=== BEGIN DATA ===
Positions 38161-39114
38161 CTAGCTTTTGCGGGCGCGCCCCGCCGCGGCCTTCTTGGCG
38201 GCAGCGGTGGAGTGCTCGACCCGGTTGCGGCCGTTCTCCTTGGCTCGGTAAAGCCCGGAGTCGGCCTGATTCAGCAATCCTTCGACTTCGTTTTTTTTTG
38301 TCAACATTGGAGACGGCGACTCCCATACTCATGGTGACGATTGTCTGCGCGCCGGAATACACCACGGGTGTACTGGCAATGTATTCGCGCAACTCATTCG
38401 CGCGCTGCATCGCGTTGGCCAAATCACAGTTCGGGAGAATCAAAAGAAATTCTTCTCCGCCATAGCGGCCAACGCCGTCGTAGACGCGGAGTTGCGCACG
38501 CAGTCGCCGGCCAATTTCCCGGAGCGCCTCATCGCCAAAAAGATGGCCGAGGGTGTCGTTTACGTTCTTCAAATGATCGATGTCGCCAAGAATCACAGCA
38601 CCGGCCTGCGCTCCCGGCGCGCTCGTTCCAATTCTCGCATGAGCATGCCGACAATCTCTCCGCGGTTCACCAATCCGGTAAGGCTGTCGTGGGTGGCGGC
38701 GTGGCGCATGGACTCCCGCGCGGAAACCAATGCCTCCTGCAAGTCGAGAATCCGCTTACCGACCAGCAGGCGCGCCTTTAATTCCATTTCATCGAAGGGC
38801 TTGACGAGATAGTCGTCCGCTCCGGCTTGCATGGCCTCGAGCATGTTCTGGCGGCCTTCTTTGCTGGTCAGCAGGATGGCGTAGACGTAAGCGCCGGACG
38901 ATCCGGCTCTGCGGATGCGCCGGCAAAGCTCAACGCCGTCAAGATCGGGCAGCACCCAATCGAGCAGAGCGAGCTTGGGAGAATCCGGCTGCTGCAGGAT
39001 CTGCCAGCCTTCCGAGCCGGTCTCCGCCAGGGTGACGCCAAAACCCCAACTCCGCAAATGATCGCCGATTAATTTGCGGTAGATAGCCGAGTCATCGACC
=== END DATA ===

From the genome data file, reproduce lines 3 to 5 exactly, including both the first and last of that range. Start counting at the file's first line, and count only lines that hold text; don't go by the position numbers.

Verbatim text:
38201 GCAGCGGTGGAGTGCTCGACCCGGTTGCGGCCGTTCTCCTTGGCTCGGTAAAGCCCGGAGTCGGCCTGATTCAGCAATCCTTCGACTTCGTTTTTTTTTG
38301 TCAACATTGGAGACGGCGACTCCCATACTCATGGTGACGATTGTCTGCGCGCCGGAATACACCACGGGTGTACTGGCAATGTATTCGCGCAACTCATTCG
38401 CGCGCTGCATCGCGTTGGCCAAATCACAGTTCGGGAGAATCAAAAGAAATTCTTCTCCGCCATAGCGGCCAACGCCGTCGTAGACGCGGAGTTGCGCACG